To me, the whole "these powers suck" thing works. In the Heroes universe, this idea that people are given extraordinary abilities is still brand new to that world, so they are still trying to figure out what to do with them. Kyle nails it perfectly with his description of Hiro and Peter, in that they both have fully embraced the idea that these powers are something wonderful. Other characters are more motivated to curse their powers by the current situation at hand - Nathan Petrelli's power possibly resulted in his wife becoming paralyzed; Nikki's superhuman power is complicated by the fact that it is controlled by her Jessica personality; Claire's power has resulted in the death of a friend, the sudden loss of another friend, the sudden realization that her father is not whom he seems to be; etc. Peter and Hiro have good reason to be motivated by the mystery of their "genetic mutation", as it produces in them a sense that they are special people, given abilities that give them a sense of purpose and meaning. The other characters have something or someone in their lives that prevents them from that awe, rendering any feelings they have towards their extraordinary abilities as freakish disbelief, suppression, and even fear towards themselves.

It's still the beginning of this show, and I think it will flesh itself out nicely. DC Comics did something similar a few years ago with their characters in a story called The New Frontier, which was a nice mix of 1940-50's styled comic book art with a modern-era storytelling vibe.

Edited by Clint M

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To me, the whole "these powers suck" thing works. In the Heroes universe, this idea that people are given extraordinary abilities is still brand new to that world, so they are still trying to figure out what to do with them. Kyle nails it perfectly with his description of Hiro and Peter, in that they both have fully embraced the idea that these powers are something wonderful. Other characters are more motivated to curse their powers by the current situation at hand

Works for me, especially after reading a couple of early interviews with HEROES creator Tim Kring, in which he talks about his conception of the the superpowers as metaphors for the characters "ambitions and fears":

I thought about a lot of these powers as metaphors for the characters. Take the character that Ali Larter plays, Nikki, who's a single mother stretched about as thin as you can be, so I started thinking of a single mother stretched so thin that her power is she can literally be in two places at one time. Greg Grunberg plays a cop, and I started to think what would be the ultimate power if you were a cop? What would be the most advantageous power that you can have? Being able to read other people's thoughts, if you think about it. You could know who is telling the truth, who's not, where the money's buried, who the culprit of the crime is? So I approached him like that.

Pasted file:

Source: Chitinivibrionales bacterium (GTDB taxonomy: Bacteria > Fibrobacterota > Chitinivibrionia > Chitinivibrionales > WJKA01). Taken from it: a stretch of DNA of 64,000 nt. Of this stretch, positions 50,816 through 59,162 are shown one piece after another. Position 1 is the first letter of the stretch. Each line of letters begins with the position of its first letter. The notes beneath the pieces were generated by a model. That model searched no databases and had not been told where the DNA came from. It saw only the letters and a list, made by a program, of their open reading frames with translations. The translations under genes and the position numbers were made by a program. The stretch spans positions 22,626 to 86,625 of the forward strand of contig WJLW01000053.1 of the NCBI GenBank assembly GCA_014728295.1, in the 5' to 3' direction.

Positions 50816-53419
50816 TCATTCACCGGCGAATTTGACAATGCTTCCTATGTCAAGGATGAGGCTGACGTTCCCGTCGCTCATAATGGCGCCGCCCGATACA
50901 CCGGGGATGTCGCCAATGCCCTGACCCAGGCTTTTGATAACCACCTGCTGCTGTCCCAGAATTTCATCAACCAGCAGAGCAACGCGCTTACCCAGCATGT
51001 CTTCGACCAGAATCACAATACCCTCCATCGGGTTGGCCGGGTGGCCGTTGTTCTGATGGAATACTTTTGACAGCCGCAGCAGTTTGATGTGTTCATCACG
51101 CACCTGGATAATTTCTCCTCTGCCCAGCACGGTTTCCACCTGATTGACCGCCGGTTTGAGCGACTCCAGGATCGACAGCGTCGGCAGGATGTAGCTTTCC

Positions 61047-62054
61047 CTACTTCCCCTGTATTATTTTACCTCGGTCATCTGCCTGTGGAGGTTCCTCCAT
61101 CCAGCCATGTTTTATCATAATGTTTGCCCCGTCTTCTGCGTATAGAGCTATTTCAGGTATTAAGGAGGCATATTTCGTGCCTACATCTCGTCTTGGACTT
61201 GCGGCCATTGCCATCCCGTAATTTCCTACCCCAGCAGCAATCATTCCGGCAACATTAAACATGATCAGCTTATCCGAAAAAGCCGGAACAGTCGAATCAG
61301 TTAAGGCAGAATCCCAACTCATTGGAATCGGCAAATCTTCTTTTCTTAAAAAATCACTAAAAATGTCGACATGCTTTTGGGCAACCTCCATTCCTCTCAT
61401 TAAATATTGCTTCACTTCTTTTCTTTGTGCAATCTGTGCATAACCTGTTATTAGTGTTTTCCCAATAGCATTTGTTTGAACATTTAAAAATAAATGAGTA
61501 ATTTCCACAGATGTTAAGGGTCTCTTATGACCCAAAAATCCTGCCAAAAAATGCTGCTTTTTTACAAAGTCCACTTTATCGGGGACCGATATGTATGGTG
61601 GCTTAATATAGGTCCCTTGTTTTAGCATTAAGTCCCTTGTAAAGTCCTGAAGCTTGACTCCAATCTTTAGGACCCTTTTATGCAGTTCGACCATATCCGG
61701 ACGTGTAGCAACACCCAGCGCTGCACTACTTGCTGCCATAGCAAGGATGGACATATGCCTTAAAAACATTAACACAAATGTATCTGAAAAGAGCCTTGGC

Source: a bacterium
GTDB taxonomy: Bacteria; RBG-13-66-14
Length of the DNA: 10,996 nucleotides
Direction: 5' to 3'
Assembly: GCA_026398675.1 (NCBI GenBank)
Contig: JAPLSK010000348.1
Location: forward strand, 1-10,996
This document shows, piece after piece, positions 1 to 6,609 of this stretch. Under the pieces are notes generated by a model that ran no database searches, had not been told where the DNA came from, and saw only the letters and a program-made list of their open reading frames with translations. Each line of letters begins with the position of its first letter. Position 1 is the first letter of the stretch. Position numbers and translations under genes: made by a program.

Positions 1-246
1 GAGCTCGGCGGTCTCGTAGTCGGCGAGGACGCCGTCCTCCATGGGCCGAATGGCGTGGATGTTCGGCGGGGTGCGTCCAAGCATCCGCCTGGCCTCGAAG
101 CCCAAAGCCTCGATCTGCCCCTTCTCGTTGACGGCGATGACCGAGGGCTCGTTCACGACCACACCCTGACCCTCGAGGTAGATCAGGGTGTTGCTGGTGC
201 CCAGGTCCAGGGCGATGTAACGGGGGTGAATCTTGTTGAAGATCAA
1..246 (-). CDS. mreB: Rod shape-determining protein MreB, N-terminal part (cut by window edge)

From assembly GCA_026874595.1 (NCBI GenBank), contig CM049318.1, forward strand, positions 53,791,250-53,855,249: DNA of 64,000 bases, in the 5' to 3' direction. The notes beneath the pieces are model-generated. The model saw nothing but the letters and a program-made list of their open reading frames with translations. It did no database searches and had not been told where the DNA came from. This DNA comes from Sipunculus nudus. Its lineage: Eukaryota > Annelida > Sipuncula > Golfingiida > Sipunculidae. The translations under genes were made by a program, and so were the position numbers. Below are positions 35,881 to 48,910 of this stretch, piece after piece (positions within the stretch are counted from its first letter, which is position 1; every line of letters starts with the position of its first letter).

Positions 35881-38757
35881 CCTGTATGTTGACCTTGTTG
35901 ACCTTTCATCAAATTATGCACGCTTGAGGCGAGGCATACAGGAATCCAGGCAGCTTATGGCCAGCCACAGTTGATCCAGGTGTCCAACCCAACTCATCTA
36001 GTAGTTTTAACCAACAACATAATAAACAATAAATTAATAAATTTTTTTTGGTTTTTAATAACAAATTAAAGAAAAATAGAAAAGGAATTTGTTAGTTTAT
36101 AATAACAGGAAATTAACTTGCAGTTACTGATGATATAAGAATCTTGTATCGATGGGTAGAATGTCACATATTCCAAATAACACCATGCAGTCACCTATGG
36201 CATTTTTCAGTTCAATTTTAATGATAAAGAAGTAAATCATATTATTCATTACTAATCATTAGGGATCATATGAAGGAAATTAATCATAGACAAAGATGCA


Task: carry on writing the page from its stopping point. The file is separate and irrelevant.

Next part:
With a character like Hiro, that character was added actually very late in the process, after I had written a couple drafts, and gave it to a few people that I know and trust. People were kind of overwhelmed with the heaviness, the tone of the piece, because every character is dealing with the discovery of these powers in a really realistic way in the same way that you or I would.... It would trouble you. It would really disrupt your life. I sort of treated all of these characters with the same realistic reaction. A character like Claire, a teenage girl who finds that she's indestructible, for her it's the last thing she wants is to be different. She wants to fit in. She wants to be popular. No teenage kid ever wants to feel different. So I needed one character who would sort of break that mold and actually embrace these abilities with a certain amount of enthusiasm and zeal. I thought of this trapped office worker bee drone kind of character, who had always fantasized about being different and being special, had read comic books and watched movies. So for [Hiro], this discovery is the greatest thing that ever happened, the answer to all of his wildest dreams.

And in this other interview, Kring says:

...if you woke up one day and had an inkling that your foot had hovered over the floor for a split second before you touched the ground and you were having these very vivid flying dreams and suddenly became convinced that you could fly, how would that jive with the rest of your life if you had a job and a family and bills to pay and rent to pay, and yet what do you do with this, especially when it begins to take over your life to a point where you realize that it

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The more this series starts treating its principals as flesh-and-blood, spiritual creatures, and less like walking elements of some giant chain reaction, the better.

I'd agree with you on that part. The characters are starting to flesh out a bit more, but there's just too much mystery in certain events and character actions that I wish they would reveal soon. I'm hoping that this season (and the next season) will be like Spider-Man was to Spider-Man 2 - a good setup with a better payoff.

OH, and of course the obvious reason why the cheerleader is so important:

She is the *only* one who can get near radioactive man without getting hurt

. Duh.

Interesting point, and one I had not thought about.

And, of course, the revelation that the mysterious man--the cheerleader's "father"--

is "super" himself in that he seems impervious to the powers of others, at least the mental powers

?

I don't think the show has ever implied that he has any type of power. This episode was one of the very few times that the Hatian wasn't around the father during a plot moving event, but it never shows him gone anytime when

the father and Sylar were chatting

.

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And, of course, the revelation that the mysterious man--the cheerleader's "father"--

is "super" himself in that he seems impervious to the powers of others, at least the mental powers

?

I don't think the show has ever implied that he has any type of power. This episode was one of the very few times that the Hatian wasn't around the father during a plot moving event, but it never shows him gone anytime when

the father and Sylar were chatting

.